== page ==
Every college athlete lived through the pandemic in 2019 and 2020. Do I need to remind you what a nightmare it was.

In order to play last spring, athletes around the country lived in "bubbles," meaning they associated only with their teammates and coaches. They gave up their social lives and basically spent their days huddled up in their homes.

And this was months after campuses were closed and students were forced to take classes online. The country virtually shut down and so many people lost their businesses and many thousands lost their lives.

Understandably, many students, including athletes, were traumatized.

Many athletes have needed mental health counseling and for all of them, the joy of competing in 2021-22 was something they cherished more than ever.

How, hundreds of JMU athletes have seen those dreams shattered.

"Their lives are centered around fighting for championships," Bourne said. "And who we've hurt through this is not the institution as much as the student-athletes."

I could hardly bear to watch JMU coaches being interviewed on TV because of the pain they are going through. Just imagine how the athletes are coping.

An excerpt of a statement released by JMU says things pretty clearly:

"In an era when the industry of college athletics stresses student-athlete welfare, this decision is completely contrary to those ideals. We were thorough and heartfelt in appealing to the league's council of presidents, but that appeal was denied. Eight other Division I conferences have full members that have publicly announced an exit and yet all eight have allowed the student-athletes at those institutions to continue competing for championships."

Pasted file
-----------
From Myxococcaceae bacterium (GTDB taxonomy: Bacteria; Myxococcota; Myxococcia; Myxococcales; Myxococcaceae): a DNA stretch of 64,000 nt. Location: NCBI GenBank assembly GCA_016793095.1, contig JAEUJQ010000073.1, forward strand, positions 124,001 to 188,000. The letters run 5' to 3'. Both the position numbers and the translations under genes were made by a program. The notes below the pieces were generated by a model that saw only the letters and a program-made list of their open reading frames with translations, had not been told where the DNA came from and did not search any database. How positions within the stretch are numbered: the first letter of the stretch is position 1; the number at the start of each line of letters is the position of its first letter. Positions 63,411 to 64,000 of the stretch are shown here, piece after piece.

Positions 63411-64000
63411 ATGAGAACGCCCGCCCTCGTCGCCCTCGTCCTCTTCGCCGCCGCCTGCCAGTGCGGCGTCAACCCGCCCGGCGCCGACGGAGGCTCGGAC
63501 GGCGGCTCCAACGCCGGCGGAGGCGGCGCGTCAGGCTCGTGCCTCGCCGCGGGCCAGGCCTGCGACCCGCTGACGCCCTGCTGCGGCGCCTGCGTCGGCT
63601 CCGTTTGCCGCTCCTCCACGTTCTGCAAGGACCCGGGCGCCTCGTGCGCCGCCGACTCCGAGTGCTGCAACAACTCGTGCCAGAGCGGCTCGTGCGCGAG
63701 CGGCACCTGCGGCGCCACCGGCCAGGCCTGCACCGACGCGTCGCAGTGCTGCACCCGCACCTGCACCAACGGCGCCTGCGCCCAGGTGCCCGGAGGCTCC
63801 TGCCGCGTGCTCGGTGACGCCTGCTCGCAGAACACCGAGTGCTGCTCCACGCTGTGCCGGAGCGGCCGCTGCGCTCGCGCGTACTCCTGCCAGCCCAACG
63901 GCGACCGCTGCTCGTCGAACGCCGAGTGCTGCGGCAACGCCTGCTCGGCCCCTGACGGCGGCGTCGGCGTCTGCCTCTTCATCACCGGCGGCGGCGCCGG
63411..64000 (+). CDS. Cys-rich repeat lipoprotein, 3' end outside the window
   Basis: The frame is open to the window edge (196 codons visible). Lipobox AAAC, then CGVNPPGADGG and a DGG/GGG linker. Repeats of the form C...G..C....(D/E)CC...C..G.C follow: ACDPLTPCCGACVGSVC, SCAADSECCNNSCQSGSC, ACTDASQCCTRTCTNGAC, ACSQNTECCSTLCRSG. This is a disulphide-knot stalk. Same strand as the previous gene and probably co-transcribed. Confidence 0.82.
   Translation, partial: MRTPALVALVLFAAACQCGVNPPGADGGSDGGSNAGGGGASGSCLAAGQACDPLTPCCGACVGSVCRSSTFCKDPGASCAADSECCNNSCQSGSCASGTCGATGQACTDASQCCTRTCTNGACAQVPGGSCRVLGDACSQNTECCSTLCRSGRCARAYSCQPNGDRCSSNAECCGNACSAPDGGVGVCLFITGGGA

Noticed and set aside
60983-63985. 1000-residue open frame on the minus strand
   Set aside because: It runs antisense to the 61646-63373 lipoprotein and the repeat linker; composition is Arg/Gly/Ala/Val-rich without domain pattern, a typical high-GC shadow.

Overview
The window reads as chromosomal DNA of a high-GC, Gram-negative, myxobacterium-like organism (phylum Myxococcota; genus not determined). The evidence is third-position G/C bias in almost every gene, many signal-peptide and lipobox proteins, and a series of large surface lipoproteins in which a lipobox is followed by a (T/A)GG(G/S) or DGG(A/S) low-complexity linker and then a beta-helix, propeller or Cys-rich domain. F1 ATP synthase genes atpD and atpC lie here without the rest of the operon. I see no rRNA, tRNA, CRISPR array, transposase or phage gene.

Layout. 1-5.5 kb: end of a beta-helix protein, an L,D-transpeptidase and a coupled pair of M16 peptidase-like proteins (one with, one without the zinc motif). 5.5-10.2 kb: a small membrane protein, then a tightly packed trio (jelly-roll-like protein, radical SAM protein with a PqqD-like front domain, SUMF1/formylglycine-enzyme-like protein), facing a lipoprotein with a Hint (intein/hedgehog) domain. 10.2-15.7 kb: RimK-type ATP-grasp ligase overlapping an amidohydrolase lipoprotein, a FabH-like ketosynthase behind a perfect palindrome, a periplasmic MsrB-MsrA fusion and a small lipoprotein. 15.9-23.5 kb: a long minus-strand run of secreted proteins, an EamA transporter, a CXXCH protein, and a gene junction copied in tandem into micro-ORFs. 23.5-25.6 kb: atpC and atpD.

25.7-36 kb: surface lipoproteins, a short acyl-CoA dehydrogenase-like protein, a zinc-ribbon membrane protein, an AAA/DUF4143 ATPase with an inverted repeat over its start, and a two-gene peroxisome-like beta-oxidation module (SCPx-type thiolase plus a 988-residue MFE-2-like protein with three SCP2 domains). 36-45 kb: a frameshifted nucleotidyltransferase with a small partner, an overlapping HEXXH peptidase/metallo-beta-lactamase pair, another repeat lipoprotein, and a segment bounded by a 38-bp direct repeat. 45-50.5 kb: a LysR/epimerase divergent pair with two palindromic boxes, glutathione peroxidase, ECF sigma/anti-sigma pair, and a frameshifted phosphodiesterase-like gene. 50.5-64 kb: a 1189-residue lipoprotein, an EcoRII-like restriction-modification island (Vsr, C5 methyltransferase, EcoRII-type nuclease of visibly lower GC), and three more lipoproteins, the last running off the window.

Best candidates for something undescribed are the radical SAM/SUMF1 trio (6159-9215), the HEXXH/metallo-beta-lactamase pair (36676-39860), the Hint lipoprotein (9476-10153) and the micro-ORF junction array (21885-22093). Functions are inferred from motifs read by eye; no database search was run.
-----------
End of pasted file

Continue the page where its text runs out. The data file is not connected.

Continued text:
College athletics has rightfully moved toward a more caring model over the last decade for athletes. More academic advising. Limits on practice, in-season and out of season. A greater emphasis on mental health. Payments to many athletes to compensate for the full cost of attendance.

I see the results of these efforts every day at ODU. The academic performance of athletes at ODU far exceeds that of the general student population in spite of all the work that goes into being an athlete.

ODU raised money in 2012 to buy its football players CAA championship rings and declared themselves CAA champions. They weren't, of course, and unspoken among all the bravado is that they know other teams got trophies and they didn't.

The ODU men's soccer team was so good it won an at-large bid to the NCAA tournament.

But the same wasn't true for so many other teams, including women's soccer, baseball golf and tennis, which were unable to compete for team titles.

The pain, and hard feelings, from nine years ago still resonate.

ODU's 2013 baseball team won 32 games and nine of its last 12, but after winning their final game at Wofford, 8-1, the Monarchs simply packed up and went home.

"The people I felt worse for were the seniors," ODU baseball coach Chris Finwood said. "We had a pretty good ballclub. We Had a pretty good chance of winning the CAA tournament.

"We did the best we could. We finished out the season. It was just a tough way to end things."

As for JMU, Finwod said "I feel bad for those kids having to go through that.

"It's a shame that they're being so punitive. What is there to gain?"

CAA officials say they don't want their league to be represented in the NCAA tournament by a team from a university that's leaving.

So why isn't that an issue for Conference USA, the Atlantic Sun and so many other leagues?

Bourne drew a loud ovation Saturday morning when he said he will continue to press CAA officials to reverse their decision.

"Our goal right now is to fight for our student-athletes, our kids and our coaches," he said.

I hope CAA presidents are paying attention to the uproar, and the pain, they've caused and realize they made a terrible mistake. Reversing course is the right thing to do.